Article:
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Re: No Cretaceous placental mammals?

Why, oh why does this keep coming up?  The fact that placentals
divurged genetically from marsupials in the Jurassic

How is this a fact -- for one thing, it depends on the calibration --, and how does it fit the fact that we find the basalmost and very plesiomorphic meta- and eutherians in the Barremian?

is in no way
contradictory to the fact that crown group placentals have a more
recent divurgence time (possibly even Cenozoic),

Of course not, but most molecular divergence date estimates _for the origin of the crown-group_ are deep in the Cretaceous as well (often at the end of the Early Cretaceous), though this again depends on the calibration.

nor is it in
opposition to the fact that we don't see fossils with "key" placental
synapomorphies.  Genetic divurgence has to occur prior to phenotypic
divurgence, and since we tend to pick "important" characters by
reference to what we can observe, we should expect genetic divurgence
to occur well before the evolution of the crown-group synapomorphies
selected via post-hoc observation of extant groups as "important".

But synapomorphies of two clades have to evolve, by definition, before these two clades split from each other. The lack of Cretaceous fossils with placental autapomorphies ( = synapomorphies of Supraprimates + Laurasiatheria-Afrotheria-Xenarthra under the topology of the new paper), in the presence of plenty of Cretaceous mammals that lack these features, is strongly suggestive, probably even statistically significant. Likewise, the lack of Jurassic fossils with therian autapomorphies ( = synapomorphies of Metatheria + Eutheria) in the presence of plenty of Jurassic mammals that lack these features tells us something.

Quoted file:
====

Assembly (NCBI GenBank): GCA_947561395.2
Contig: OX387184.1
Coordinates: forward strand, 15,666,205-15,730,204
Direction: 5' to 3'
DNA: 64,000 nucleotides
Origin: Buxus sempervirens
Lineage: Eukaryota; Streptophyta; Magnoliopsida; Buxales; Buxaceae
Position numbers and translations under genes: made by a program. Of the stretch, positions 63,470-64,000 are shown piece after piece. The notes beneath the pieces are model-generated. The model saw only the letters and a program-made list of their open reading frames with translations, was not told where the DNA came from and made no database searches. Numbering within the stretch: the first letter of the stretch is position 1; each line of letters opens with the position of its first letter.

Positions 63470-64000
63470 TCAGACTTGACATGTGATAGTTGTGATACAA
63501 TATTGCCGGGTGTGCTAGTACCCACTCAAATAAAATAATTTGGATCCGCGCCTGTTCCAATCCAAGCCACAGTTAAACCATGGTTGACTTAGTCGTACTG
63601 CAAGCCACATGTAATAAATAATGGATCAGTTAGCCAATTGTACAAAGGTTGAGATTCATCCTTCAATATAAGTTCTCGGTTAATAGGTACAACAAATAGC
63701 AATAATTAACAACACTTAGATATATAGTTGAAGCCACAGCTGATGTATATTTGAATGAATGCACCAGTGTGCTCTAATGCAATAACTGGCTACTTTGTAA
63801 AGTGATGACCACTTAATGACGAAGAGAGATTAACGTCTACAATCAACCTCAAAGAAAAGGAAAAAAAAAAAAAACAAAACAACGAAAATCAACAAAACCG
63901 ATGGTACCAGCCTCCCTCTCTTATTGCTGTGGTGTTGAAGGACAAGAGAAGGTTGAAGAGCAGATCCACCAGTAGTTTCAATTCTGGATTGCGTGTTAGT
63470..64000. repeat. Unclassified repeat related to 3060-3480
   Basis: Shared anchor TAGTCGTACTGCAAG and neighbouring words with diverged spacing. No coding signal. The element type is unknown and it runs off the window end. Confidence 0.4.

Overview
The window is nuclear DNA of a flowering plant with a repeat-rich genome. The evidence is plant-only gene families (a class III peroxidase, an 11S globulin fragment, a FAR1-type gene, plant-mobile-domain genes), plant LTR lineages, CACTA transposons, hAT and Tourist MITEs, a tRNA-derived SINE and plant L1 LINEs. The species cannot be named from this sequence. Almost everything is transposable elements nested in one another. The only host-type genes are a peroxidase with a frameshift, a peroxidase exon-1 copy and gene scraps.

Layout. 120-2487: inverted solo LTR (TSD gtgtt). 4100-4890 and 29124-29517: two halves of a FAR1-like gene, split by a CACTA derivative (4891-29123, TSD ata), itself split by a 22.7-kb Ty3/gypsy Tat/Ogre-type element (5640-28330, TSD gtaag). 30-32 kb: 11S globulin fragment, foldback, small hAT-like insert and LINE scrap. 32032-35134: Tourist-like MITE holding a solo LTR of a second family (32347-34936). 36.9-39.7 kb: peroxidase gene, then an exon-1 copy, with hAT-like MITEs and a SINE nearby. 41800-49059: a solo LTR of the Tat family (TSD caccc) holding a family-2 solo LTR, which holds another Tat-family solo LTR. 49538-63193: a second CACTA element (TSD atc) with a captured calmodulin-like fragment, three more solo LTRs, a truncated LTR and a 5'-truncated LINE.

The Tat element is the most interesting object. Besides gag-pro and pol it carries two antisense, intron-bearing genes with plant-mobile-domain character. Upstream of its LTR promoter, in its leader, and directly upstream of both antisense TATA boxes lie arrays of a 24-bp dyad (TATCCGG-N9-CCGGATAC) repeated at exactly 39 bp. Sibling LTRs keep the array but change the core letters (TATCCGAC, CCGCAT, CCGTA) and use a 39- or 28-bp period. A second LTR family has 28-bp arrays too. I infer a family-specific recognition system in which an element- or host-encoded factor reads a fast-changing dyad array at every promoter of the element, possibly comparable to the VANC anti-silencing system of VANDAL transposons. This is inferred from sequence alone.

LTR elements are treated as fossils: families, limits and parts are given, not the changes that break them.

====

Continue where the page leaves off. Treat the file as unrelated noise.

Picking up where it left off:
That is, the sibling populations that were (genetically speaking) never to mix again and give rise to groups that we would call placental and marsupial mammals did not utilize the derived form of reproduction seen in either group today. That evolved later, most likely several millions of years after the speciation event that lead to the divurgence of these linneages.

Of course.

To toot my own horn, a big paper on (among other things) the strong dependence of molecular divergence date estimates on the choice and treatment of calibration points is coming out in the current issue of Systematic Biology: http://www.informaworld.com/smpp/content~content=a778976765~db=all~jumptype=rss